However, Councillor Philip added: “We know online forms are not for everyone. We will also provide a printable version if you prefer paper as well as accepting email submissions on behalf of the inspector.”

Watch the meeting online

The ‘Submission Version 2017’ of the Local Plan has been published online as part of the Council agenda.

Due to the nature and complexity of the Plan, the meeting is scheduled to start earlier than usual at 6pm. Limited public viewing is available in the Council chamber and the Council will also provide access via breakout TV screens in the atrium of the Civic offices.

The meeting will also be webcast and residents will be able to watch live and recorded online from the comfort of their own homes.

Councillor Philip added: “Publication over the Christmas period is not ideal but the government consultation leaves little choice if we are to hit the 31 March deadline. However, by sharing the Plan through the Council agenda as early as possible, we can effectively give people an extra two weeks to think about any comments and submissions before the formal representations period starts.”

The Council is also writing to everyone who previously expressed interest in the Local Plan.

Council reacts to Government consultation on housing requirements

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The Epping Forest District Local Plan is moving closer to completion as the Council acts to finalise the Plan before new changes are introduced by the Government.

Local plan time line

Last month the Government published proposals to change the way in which housing requirements are calculated for Local Plans. Such proposals would result in major changes being required to the Epping Forest District Local Plan to significantly increase the amount of new housing for the District from 11,400 homes identified in the Draft Local Plan to 20,306 if the Plan has not been submitted to the Planning Inspectorate for Examination before the end of March 2018.

As a result the Council is aiming to publish the Plan towards the end of December for a period of six weeks, at which stage it will be possible to make representations in relation to the soundness and legal compliance of the Plan before the Council submits it for Examination. Any representations received will then be made available to the Planning Inspector appointed to undertake the Examination.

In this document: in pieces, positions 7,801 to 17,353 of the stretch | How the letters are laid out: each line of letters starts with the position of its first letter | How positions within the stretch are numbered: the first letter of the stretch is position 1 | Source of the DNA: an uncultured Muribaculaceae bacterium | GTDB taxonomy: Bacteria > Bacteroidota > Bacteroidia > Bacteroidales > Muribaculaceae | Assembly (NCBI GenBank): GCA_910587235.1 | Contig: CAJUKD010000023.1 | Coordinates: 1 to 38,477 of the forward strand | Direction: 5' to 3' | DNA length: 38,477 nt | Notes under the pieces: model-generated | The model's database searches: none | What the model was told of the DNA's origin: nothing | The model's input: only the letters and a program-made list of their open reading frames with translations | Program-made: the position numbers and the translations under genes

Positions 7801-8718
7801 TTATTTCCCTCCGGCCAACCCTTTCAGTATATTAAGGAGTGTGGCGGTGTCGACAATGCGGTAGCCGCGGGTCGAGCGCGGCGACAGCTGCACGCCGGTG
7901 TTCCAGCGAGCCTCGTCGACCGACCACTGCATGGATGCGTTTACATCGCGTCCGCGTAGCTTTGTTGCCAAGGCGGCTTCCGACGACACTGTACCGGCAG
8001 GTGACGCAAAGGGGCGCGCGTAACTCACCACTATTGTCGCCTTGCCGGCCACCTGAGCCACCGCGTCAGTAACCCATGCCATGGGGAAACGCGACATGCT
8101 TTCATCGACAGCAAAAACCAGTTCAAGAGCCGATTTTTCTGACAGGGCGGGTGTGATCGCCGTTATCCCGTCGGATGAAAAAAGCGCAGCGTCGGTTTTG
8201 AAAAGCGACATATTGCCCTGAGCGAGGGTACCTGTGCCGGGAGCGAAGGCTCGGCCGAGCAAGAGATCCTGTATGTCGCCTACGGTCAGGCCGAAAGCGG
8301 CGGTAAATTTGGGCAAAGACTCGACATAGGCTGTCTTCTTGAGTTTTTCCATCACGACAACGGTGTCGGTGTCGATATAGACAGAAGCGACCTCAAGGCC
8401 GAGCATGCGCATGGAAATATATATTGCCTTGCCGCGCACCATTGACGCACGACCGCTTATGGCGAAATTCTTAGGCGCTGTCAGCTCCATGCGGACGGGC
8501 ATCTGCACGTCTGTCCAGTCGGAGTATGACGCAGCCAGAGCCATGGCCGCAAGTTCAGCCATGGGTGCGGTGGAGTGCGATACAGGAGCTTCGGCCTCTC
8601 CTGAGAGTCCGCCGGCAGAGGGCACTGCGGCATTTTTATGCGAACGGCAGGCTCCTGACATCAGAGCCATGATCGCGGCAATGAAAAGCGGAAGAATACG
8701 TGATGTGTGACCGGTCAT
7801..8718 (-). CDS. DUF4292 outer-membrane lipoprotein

By submitting the Plan for Examination before the end of March 2018, the Council is seeking to ensure that the District will be covered by an up to date Plan to meet future development and infrastructure needs at the earliest possible opportunity. The Plan will require high quality development to be accompanied by required infrastructure in the most sustainable locations, enabling the Council to resist development proposals which are deemed to be inappropriate.

Latest update sent to stakeholders

Cabinet Planning Portfolio Holder John Philip is writing to update relevant partner organisations and stakeholders.

Councillor Philip said: “We received more than 3,000 representations to last year’s consultation as well as suggestions for new sites. The sites we identify need to be practical and sustainable. Protecting the character of the district remains one of our top priorities while recognising we must have new housing if we are to meet local need. With housing we also need infrastructure, everything from, roads, public transport and electricity supply to schools, health facilities and leisure centres.”

Councillor Philip continued: “There is a severe housing shortage in the South East and a great deal of external pressure on our district. If we don’t finalise and submit our Local Plan before the end of March, new government proposals could require us to go back to the drawing board and that would leave us without an up to date Plan to guide and manage future growth. Therefore, it is now more important than ever that we get the Plan to the Inspectorate without delay.”

Town and Parish councils, residents associations, environmental groups and individuals are among those receiving the latest update on Local Plan progress.

Cabinet 9 March 2017

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The Local Plan, better use of council assets, housing for homeless people, pay and display car parks and the investment of additional fees in the planning service dominated debate at Cabinet on 9 March.